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International Humanitarian Law IHL

Sexual Violence as a Weapon of War in International Humanitarian Law

Citation:

Park, Jennifer. 2007. “Sexual Violence as a Weapon of War in International Humanitarian Law.” International Public Policy Review 3 (1): 13–18.

Author: Jennifer Park

Abstract:

Sexual violence as a weapon of war targets individuals not only on the basis of group membership, but also uniquely on the basis of gender. Despite substantial increases in occurrence during warfare, international and national mechanisms have largely neglected the impact of sexual violence in hindering peace and obscuring perceptions of security among population groups. The failure to clearly recognise sexual violence as a weapon of war has resulted in impunity, in turn affecting the likelihood of future outbreaks of conflict. To prevent further negligence, the establishments of the International Criminal Tribunal for the former Yugoslavia (ICTY) and the International Criminal Tribunal for Rwanda (ICTR) have made notable progress toward reconceptualising sexual violence as a weapon of war. This paper highlights and evaluates the innovations made by the ICTY and the ICTR towards recognising the issue of sexual violence as a threat to international peace and security in international law.

Topics: International Law, International Criminal Law, International Humanitarian Law IHL, Justice, International Tribunals & Special Courts, Security, Sexual Violence, SV against women Regions: Africa, Central Africa, East Africa, Europe, Balkans Countries: Rwanda

Year: 2007

Prosecuting Wartime Rape and Other Gender-Related Crimes Under International Law: Extraordinary Advances, Enduring Obstacles

Citation:

Askin, Kelly D. 2003. “Prosecuting Wartime Rape and Other Gender-Related Crimes Under International Law: Extraordinary Advances, Enduring Obstacles.” Berkeley Journal of International Law 21 (2): 288.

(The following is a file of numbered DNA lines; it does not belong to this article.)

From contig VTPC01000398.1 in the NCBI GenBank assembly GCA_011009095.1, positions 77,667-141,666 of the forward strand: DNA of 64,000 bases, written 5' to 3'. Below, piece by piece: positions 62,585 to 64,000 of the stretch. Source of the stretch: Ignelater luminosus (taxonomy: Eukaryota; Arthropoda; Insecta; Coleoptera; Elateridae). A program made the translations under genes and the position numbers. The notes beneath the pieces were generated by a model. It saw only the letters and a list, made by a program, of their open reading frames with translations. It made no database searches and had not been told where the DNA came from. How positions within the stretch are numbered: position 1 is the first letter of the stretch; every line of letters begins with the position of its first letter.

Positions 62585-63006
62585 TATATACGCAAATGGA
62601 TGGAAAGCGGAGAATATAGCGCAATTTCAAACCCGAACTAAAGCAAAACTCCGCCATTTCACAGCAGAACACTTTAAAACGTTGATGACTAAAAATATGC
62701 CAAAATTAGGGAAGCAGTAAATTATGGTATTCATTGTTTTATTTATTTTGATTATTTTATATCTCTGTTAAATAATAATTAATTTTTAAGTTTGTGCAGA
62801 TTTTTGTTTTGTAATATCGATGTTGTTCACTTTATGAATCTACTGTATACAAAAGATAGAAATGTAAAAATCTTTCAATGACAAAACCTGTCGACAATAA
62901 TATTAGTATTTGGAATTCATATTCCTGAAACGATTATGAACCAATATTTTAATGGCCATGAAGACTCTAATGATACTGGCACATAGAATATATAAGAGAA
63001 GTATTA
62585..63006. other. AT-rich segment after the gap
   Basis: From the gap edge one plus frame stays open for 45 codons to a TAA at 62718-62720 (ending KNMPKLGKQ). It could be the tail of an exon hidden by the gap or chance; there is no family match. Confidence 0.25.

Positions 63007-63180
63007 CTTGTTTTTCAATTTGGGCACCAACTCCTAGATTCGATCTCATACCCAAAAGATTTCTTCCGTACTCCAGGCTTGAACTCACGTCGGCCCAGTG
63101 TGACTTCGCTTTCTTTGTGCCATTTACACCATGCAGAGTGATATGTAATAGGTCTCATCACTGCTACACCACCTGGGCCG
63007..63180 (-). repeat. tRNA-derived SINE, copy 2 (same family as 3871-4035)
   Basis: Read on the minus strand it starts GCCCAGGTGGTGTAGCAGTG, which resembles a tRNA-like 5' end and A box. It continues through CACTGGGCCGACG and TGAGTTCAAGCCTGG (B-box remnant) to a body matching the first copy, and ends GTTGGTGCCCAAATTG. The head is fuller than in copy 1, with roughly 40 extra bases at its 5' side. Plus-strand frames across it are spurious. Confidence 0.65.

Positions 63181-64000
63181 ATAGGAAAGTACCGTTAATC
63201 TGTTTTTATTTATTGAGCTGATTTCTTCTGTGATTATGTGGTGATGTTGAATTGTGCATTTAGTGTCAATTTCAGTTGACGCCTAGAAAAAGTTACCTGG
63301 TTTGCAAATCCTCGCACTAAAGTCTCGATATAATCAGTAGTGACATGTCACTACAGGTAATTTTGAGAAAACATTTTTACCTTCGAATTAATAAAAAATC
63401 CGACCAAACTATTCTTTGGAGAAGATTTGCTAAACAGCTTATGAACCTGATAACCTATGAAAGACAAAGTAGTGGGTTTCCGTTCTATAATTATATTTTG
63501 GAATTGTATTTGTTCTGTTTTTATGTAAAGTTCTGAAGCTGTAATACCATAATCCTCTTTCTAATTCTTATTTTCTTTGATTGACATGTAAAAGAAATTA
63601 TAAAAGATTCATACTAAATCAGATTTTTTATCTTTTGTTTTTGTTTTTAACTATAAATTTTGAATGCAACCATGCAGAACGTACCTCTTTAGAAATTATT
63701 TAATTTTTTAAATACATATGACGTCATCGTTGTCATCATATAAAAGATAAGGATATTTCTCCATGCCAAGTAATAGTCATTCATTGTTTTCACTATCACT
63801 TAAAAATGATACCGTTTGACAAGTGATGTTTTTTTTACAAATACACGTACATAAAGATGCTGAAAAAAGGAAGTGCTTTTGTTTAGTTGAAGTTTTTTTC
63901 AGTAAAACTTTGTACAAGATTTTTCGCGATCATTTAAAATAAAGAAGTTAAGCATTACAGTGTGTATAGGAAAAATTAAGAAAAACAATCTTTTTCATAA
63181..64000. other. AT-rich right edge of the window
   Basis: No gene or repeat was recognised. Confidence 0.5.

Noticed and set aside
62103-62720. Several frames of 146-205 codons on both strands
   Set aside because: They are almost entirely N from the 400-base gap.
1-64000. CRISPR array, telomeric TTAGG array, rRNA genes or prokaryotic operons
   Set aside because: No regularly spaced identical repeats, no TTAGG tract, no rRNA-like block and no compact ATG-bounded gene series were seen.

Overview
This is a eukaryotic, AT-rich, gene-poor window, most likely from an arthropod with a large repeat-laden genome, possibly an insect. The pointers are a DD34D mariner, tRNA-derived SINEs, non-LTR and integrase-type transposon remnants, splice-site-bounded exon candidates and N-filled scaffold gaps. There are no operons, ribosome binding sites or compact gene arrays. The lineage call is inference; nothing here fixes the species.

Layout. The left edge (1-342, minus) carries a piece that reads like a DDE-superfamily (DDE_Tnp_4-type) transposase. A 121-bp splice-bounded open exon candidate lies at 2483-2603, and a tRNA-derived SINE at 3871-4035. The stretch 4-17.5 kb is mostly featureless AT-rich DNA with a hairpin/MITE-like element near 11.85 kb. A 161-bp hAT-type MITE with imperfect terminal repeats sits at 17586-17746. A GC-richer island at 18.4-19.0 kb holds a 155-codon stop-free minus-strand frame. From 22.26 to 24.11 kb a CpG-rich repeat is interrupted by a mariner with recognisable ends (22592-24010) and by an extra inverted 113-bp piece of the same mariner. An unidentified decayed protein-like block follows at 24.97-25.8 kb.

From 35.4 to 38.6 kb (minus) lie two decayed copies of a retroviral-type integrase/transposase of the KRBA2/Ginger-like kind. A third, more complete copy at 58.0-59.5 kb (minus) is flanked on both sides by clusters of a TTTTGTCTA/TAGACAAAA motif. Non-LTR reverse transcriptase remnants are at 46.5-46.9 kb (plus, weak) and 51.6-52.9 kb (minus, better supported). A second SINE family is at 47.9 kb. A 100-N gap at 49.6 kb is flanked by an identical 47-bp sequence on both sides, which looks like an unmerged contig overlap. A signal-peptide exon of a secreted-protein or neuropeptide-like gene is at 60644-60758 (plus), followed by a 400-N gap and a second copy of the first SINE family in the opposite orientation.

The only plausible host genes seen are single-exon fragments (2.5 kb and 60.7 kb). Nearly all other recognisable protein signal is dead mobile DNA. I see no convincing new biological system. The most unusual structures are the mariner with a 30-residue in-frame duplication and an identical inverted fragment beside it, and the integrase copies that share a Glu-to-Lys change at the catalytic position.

Author: Kelly D. Askin

Abstract:

Examines the changes in international law regarding sexual violence against women. Overview of the relevant customary and treaty law norms particularly within humanitarian law; Ways in which war increasingly is waged against the civilian population; Treatment of gender-related crimes in the post-World War II trials held in Nuremberg, Germany and Tokyo, Japan.

Topics: Armed Conflict, Gender, Women, Gender-Based Violence, International Law, International Humanitarian Law IHL, Sexual Violence, Rape, SV against women Regions: Asia, East Asia, Europe, Central Europe Countries: Germany, Japan

Year: 2003

Protection of Women in Armed Conflict

Citation:

Gardam, Judith, and Hilary Charlesworth. 2000. “Protection of Women in Armed Conflict.” Human Rights Quarterly 22 (1): 148-66.

Authors: Judith Gardam, Hilary Charlesworth

Abstract:

This article examines the role of the international law in protecting women during armed conflict. The article takes note of role of the International Committee of the Red Cross (ICRC) in addressing needs of women during armed conflict. Women increasingly bear the major burden of armed conflict. In recent years particular attention has been given to the question of violence against women in armed conflict. The significance of these developments is considerable. Considerable work has been done regarding women and armed conflict by institutions concerned with human rights violations against women generally. Indeed, the process of identifying women's particular experiences and demonstrating the failure of the law to acknowledge them is more advanced in this context than in organizations focusing solely on armed conflict. It is evident today that women experience armed conflict in a different way than men. The article concludes that the ICRC is finally recognizing the need to address the specific needs of women in armed conflict. However, a serious commitment to real change is needed. As the traditional guardian of International Humanitarian Law, the ICRC must take concrete steps to make the law relevant to the lives of the majority of the world's population.